Manufacturing processes are often highly complex, comprising various stages, from planning to final production. We know each of these individual processes as a “step” in the manufacturing process; however, each step has its own sub-steps and individual responsibilities.
Working in the shop involves much more than just putting together pieces or boxes and shipping them off. There’s a lot more that goes into the process than many people realize. That is because factories have their own terminology for things most people would refer to as simply another department of the same company. Kitting is one term that may not be as well-known outside of manufacturers but plays an important role in production.
So what exactly is kitting? Let’s look at what it means and its role in manufacturing processes.
What is Kitting in Manufacturing?
Kitting involves assembling multiple products into one sealed package, ready to be shipped out as a single unit; especially useful where certain items require large quantities, but the demand for them is very low. A kitting operation combines those items with others more commonly demanded to make shipping and stocking easier for the company.
A kitting operation can be as simple as putting a few products in a clear bag or as complex as adding an internal structure to keep everything organized and easy to access. Kitting operations include products made in different places and at different times, which is a great way to help a company be more efficient.
When Did Kitting Begin?
Kitting operations go back to the 1950s when the manufacturing sector was still in its infancy. Although the concept behind kitting was around long before fully mechanized assembly lines and the manufacturing sector as we know it today came into existence, it was in the 1950s that the first real kitting operations took shape.
Kitting operations are integral to modern manufacturing, helping keep inventory low and production high. With kitting operations, companies avoid over-producing, which is costly and inefficient, and keep items on the shelves for longer.
Why is Kitting Important?
As previously mentioned, keeping inventory low is one of the most important aspects of a kit, meaning items will be in less demand. However, the company can still meet its customers’ needs. It also ensures that when a customer needs a high quantity for their product, there is a good inventory on hand of the components needed, helping prevent shortages, which are also costly and have a negative effect on a company’s brand.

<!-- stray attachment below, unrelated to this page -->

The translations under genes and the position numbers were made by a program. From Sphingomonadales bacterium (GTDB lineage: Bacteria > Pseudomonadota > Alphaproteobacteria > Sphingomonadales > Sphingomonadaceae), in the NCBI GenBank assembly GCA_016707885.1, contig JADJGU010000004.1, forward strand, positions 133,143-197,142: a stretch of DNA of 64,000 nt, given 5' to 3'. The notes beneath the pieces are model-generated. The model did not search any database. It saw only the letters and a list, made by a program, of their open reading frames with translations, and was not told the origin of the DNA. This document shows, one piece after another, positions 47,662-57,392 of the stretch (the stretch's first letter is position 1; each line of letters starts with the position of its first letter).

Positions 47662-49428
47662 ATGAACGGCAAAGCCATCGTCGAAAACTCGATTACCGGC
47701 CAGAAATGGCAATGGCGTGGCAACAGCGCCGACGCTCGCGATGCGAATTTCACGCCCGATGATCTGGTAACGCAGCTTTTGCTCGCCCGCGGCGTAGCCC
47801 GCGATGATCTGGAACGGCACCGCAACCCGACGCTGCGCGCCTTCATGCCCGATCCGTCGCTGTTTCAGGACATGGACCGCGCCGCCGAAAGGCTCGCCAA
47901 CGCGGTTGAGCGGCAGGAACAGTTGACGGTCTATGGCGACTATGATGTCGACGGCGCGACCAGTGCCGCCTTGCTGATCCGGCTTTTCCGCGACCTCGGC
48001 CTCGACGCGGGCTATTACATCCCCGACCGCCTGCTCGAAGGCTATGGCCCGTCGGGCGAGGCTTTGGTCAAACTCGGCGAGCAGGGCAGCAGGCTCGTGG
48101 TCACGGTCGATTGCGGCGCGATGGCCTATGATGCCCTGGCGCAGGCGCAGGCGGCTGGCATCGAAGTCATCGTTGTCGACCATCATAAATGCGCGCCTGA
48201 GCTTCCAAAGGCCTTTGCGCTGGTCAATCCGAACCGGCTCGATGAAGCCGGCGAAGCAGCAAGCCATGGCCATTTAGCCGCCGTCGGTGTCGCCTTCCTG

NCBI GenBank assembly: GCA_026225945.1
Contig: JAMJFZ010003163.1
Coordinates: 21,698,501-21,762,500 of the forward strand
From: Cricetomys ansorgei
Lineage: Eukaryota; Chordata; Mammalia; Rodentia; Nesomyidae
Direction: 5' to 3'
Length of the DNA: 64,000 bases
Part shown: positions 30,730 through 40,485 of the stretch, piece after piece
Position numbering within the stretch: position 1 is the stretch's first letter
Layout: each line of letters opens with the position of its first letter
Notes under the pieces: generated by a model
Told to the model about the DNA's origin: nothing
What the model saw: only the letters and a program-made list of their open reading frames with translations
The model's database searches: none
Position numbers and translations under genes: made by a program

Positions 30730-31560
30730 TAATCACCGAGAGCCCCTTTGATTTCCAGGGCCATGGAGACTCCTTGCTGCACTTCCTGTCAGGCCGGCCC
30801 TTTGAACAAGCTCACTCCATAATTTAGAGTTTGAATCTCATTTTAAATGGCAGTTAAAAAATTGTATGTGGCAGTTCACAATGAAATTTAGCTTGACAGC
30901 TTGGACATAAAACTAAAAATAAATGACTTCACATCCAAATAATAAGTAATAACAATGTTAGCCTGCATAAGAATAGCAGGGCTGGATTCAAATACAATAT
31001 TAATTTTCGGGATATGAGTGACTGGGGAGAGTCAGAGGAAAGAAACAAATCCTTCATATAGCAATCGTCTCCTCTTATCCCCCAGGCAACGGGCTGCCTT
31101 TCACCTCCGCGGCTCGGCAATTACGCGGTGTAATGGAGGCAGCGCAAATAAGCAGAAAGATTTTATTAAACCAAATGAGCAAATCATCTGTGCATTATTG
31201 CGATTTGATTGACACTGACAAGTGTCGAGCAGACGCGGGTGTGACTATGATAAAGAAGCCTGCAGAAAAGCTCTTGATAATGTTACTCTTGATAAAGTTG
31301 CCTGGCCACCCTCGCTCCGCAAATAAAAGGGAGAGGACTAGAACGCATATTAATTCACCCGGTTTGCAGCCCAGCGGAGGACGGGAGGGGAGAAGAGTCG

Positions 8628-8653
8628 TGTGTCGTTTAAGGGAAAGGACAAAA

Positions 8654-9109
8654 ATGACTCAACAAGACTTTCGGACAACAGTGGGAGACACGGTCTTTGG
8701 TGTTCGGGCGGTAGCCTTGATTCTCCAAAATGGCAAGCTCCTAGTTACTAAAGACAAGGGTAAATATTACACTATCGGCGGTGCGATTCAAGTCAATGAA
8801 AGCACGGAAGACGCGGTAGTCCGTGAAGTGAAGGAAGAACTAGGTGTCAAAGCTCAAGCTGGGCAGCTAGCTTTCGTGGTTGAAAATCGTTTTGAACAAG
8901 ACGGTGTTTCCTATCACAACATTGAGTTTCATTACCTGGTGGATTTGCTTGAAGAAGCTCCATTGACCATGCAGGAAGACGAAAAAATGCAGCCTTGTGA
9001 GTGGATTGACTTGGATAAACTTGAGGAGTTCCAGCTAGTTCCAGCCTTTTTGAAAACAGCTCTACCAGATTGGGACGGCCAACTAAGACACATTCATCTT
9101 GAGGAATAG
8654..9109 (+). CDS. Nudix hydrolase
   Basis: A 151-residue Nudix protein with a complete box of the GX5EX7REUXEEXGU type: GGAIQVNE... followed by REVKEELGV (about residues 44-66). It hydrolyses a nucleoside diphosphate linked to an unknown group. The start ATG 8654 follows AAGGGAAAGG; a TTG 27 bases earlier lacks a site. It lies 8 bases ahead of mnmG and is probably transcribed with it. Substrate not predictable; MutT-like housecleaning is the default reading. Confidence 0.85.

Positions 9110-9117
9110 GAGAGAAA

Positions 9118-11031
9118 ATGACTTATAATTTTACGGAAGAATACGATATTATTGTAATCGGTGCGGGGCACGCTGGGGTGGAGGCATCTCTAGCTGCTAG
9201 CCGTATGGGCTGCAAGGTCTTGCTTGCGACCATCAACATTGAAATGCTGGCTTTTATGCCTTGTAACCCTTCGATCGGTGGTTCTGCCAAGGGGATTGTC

Another important aspect of kitting is it allows manufacturers to use their resources better, which seems counterintuitive given that they’re combining products they’re shipping out. However, combining related items reduces their shipping costs because they use fewer materials to send out their products.
The Importance of Inventory in Manufacturing
Inventory plays an important role in any business. For manufacturers, it’s the difference between success and failure. When you have an overstock of products, you have more on hand than you could ever sell, resulting in a loss for the company if it decides to sell off that inventory at a discounted rate or just throw it out.
We divide inventory into two categories: raw materials and finished goods. The materials you use to create your products are essential to maintaining production because you need a certain amount of each material to create the goods your customers want to purchase (raw materials). The finished goods inventory is slightly different, referring to products you have already created but have not yet shipped out to customers.
While some businesses try to keep a healthy amount of finished goods on hand, others try to keep as little on hand as possible.
The Importance of Quality Control
Quality control is an important part of manufacturing processes regardless of the type of goods a company produces. However, it’s important when shipping goods to other countries, where they may have certain standards.
Whether it is clothing or cars, quality control involves inspecting each item, ensuring it meets certain standards, anything from the color to the stitching on a piece of clothing to the noise level of a car engine. Customers return the product to the manufacturer for further work if it doesn’t meet the necessary standards, helping to ensure that the product you are receiving is exactly what you asked for. It also helps to prevent customers from receiving defective goods that either don’t work or prematurely fail.
The Importance of Equipping Employees with Kits
Kitting operations help streamline the production process, especially for small businesses or manufacturers with limited resources and staff. Employees must have everything they need at their fingertips when producing goods, including the materials they need to do their job and any required tools.
Kitting operations help organize everything an employee may need to complete their job, including tools, materials, and instructions. Sometimes, kitting operations even include items employees produce, particularly common in the automotive industry when sending packaged parts to specific destinations, helping make the process more efficient and cutting down on shipping time.
Kitting operations are an important part of any manufacturing process, allowing companies to keep their inventory low and use their resources efficiently. Kitting components with other related items ensure it travels as efficiently as possible, which means sending one package instead of many smaller ones.
Kitting operations help streamline the entire production process and make it more efficient.